Latest from climate change
January 01, 2012 by David Loeb
As I write this on Thanksgiving weekend, I have many things to be grateful for. For example: On Thanksgiving morning, I watched a huge raft of cormorants take off from the surface of the Bay in front of Angel Island. But behind such moments and places of great beauty, several dark clouds are gathering.
October 07, 2011 by Les Rowntree
Global climate models are critical to understanding climate change, but they don't tell us anything about changing temperatures and other surface level changes in the San Francisco Bay Area, which is what we need to know to plan for our future. A new model for the North Bay creates a closeup view critical for watershed managers. And soon the model will expand to cover all of California, 18 acres at a time.
June 07, 2010 by Lester Rowntree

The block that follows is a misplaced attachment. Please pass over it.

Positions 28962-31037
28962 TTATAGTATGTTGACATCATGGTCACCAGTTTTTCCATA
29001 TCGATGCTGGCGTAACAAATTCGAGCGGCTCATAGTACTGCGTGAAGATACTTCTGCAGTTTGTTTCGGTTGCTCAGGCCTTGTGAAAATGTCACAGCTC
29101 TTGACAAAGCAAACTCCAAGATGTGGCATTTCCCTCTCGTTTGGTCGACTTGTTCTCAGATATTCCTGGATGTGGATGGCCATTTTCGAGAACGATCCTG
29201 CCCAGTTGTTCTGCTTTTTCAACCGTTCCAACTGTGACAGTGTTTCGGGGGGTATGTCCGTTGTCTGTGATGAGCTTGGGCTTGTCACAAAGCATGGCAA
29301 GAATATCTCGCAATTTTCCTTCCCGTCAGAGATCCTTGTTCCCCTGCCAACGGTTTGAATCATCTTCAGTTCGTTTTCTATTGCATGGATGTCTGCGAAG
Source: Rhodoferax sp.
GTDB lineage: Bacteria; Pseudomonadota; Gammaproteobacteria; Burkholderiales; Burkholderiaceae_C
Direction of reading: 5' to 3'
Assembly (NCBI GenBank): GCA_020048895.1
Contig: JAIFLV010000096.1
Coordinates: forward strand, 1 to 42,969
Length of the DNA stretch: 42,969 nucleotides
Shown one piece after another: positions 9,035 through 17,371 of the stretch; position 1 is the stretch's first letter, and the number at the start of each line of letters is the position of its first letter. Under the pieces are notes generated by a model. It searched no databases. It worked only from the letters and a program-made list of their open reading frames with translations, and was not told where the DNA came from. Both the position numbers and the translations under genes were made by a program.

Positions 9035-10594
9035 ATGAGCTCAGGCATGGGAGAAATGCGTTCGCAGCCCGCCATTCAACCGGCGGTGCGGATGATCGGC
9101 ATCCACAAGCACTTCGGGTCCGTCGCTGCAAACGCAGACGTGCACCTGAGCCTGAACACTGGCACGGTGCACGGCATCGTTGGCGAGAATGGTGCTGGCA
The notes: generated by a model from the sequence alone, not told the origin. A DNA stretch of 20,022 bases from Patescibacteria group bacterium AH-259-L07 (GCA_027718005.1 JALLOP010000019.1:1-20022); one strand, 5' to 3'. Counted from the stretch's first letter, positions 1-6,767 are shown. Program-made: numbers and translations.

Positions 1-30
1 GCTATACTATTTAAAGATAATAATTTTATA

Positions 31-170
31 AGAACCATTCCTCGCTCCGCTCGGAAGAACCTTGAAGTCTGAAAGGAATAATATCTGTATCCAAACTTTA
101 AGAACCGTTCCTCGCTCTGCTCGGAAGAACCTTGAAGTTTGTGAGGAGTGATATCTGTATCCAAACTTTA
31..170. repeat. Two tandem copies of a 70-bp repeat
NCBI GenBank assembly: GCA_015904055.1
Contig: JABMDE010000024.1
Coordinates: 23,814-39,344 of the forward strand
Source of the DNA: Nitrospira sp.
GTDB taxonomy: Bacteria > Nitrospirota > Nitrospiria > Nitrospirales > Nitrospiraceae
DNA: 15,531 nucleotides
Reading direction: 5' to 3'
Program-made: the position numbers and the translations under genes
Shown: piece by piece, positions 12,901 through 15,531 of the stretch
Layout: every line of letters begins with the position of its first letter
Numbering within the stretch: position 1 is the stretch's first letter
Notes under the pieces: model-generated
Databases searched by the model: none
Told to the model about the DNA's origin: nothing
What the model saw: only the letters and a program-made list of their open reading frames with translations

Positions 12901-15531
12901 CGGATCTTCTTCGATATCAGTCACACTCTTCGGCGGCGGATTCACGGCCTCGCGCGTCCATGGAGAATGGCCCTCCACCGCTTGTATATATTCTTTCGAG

The Gulf of the Farallones National Marine Sanctuary, along with its sister sanctuaries to the north and south, Cordell Banks and Monterey Bay, are sentinels for the effects of global warming on ocean waters. And, as documented in a new report released, Central California's offshore waters and coastline are already showing the effects of global warming.
July 01, 2009 by Daniel McGlynn
About one-eighth of California's land area is covered in oak woodlands. Despite that vast acreage, it's hard to be an oak in California. Threats to oak survival include the effects of fire management, increased pressure from booming rodent and deer populations, disease, drought, competition from exotic plants, and the largest threat of all, development...
March 25, 2009 by Chantal Jolagh
Climate change may have arrived in your own yard, and scientists across the nation would like to hear about it. Researchers and educators in the abstruse-sounding National Phenology Network hope to harness the power of hundreds or thousands of citizen scientists across the nation all keeping notes on critical changes in the natural world.